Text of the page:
Grab a tall, refreshing drink, sit back, relax and settle in for a read! This week we are looking at leadership. What is a leader? What is the role of women in leadership? These are tough topics…
Before we begin, let’s clarify a few points for the sake of transparency. I am a woman. I am a woman who has been in leadership roles in business, in various organizations and at home. I can’t give you a straight answer on what a leader is, what makes a good leader or how to get more women in visible leadership roles
I hope you noticed the word “visible”. It’s an important term and we will come back to it later on.
What is a leader?
Yikes! This is a tough one. What makes a good leader isn’t the same as what makes a good manager. I can only share my personal views on this, so here goes.
Sir Robert Baden-Powell who created the Scouting/Guiding movement that developed so many of our leaders today…
1) I don’t believe in the “Leaders are born, not created” mentality. I think people become leaders when the situation requires it – for some, that may be daily, for others intermittently, and others still, next to never. It’s those times we step outside of ourselves and our comfort zones to make sure that the right thing happens for the collective.
2) Charisma may come into play, but I think a sense of responsibility and fairness is more important. An overly charismatic person comes across as slimy to me. Confidence is important too.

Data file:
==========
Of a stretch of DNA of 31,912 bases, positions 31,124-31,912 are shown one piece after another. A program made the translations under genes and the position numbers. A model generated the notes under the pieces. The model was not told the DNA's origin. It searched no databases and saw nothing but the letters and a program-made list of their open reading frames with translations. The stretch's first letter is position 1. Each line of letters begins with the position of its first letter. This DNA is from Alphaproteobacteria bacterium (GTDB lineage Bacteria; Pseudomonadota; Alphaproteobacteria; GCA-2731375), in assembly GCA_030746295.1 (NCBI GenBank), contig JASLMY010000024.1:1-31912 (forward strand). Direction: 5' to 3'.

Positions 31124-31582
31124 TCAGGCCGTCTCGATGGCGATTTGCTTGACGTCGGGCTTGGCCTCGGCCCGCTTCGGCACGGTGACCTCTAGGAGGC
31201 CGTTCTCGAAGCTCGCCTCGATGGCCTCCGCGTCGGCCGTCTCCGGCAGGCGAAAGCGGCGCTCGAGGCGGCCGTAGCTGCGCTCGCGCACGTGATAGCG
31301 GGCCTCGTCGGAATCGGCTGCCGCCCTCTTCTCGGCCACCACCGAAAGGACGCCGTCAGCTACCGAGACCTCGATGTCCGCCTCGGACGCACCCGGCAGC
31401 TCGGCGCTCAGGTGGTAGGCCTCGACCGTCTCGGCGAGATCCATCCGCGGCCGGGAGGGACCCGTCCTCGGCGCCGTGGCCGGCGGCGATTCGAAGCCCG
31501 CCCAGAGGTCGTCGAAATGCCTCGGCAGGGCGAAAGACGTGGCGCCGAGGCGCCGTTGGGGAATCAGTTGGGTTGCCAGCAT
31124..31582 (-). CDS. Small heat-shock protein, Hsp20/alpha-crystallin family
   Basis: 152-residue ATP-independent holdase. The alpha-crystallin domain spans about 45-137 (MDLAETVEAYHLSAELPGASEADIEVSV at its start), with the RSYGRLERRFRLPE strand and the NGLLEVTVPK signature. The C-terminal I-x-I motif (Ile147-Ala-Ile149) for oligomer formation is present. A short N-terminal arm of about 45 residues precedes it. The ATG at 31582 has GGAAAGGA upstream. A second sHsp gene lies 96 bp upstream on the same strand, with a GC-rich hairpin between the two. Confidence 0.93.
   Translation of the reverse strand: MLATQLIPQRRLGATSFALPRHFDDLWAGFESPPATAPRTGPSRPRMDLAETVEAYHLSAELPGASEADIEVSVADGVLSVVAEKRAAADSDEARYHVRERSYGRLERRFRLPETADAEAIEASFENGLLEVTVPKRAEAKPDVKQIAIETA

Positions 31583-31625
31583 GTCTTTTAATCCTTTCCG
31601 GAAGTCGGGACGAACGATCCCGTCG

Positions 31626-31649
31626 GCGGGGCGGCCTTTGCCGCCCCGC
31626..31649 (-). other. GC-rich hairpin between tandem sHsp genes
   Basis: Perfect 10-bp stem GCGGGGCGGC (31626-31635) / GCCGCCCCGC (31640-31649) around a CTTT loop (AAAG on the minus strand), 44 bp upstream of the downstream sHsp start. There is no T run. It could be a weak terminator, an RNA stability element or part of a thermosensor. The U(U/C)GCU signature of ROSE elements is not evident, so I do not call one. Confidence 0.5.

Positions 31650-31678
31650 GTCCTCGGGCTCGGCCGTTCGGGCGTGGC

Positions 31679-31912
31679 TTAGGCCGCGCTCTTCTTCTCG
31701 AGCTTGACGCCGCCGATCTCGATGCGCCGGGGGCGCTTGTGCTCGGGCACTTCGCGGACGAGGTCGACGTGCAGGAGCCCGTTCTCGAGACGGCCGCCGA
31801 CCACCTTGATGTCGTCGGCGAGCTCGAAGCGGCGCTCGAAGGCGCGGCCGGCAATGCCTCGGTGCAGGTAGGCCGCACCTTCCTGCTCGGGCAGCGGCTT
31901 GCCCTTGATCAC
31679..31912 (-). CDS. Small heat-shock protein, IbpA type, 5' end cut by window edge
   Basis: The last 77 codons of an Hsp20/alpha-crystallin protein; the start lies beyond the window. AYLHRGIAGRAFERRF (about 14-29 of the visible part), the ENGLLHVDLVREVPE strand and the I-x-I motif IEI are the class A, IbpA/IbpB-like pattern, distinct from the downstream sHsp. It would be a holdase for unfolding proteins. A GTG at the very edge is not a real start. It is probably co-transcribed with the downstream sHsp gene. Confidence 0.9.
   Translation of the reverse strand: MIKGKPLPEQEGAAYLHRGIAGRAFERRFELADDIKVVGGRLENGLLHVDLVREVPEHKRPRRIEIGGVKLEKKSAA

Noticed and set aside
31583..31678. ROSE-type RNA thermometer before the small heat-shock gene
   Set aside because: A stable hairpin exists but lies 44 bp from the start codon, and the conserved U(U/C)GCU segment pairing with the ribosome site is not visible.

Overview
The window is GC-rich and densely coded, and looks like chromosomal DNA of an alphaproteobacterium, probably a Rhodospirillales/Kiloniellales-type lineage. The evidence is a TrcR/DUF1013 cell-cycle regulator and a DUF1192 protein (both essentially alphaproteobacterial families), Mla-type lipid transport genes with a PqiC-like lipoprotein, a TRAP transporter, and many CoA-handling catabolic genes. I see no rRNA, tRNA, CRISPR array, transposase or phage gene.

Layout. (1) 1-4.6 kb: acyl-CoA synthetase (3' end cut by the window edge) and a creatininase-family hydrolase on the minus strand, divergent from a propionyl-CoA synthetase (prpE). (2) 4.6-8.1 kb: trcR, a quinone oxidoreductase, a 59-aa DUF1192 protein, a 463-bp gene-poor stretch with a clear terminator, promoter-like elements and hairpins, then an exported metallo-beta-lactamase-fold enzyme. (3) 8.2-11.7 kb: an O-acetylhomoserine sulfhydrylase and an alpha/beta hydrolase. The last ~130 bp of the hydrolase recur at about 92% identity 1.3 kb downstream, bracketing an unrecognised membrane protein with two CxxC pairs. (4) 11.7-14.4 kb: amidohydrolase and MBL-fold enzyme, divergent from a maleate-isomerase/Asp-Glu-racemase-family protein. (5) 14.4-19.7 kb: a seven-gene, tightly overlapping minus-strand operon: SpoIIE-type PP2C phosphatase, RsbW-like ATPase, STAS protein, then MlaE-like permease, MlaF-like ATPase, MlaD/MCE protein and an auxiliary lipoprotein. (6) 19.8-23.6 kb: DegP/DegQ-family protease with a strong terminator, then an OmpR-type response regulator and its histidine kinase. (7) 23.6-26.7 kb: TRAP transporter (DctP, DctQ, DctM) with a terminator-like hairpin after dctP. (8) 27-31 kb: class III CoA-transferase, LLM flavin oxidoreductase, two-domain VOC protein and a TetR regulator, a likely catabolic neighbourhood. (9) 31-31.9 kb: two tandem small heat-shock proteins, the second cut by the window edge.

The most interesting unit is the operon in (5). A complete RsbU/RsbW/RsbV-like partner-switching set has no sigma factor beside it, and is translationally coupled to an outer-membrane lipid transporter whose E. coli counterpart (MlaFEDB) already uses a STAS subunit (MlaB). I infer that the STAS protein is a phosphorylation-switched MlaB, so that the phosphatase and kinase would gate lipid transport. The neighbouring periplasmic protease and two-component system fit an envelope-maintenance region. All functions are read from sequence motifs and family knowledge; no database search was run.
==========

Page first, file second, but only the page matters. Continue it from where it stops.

3) A sense of common good and actually caring about the people around them. Getting to know their team, their strengths and opportunities, finding ways to draw out the best in the people around them. Finding ways to develop a shared goal that creates win-win situations amongst the group. An interest in developing the people around them is key.
4) Position in a hierarchy may play a role, but isn’t the defining factor for me. I’ve met new hires who were better able to rally the troops than the department manager. One would hope that a manager would be a leader, but often promotions occur not because someone is a good leader or manager, but because they are good at doing a specific task.
Of course, these are just my opinions, please share yours in the comments below!
What is the role of women in leadership?
When I was a little girl, growing up in a small town on the east coast of Canada, my dream was to have a high powered executive job based in New York City or L.A. (Hey, it was the 80’s…big hair, big shoulder pads and Women’s Menswear…). I wanted the corner office with the good views, an assistant to bring me coffee and to make decisions for the multitudes.
Then I grew up. The dreams toned down a little – I no longer wanted the big shoulder pads or to live in a mega city, but I still wanted a managerial position that would lead to a corner office with views et al. So I climbed aboard that train and started the journey down the track. Somewhere along the way, I changed trains and ended up on another track heading in a different direction. It wasn’t the wrong direction and along the way I decided I liked this journey better, but it wasn’t taking me to the C-Suite – or at the very least not directly.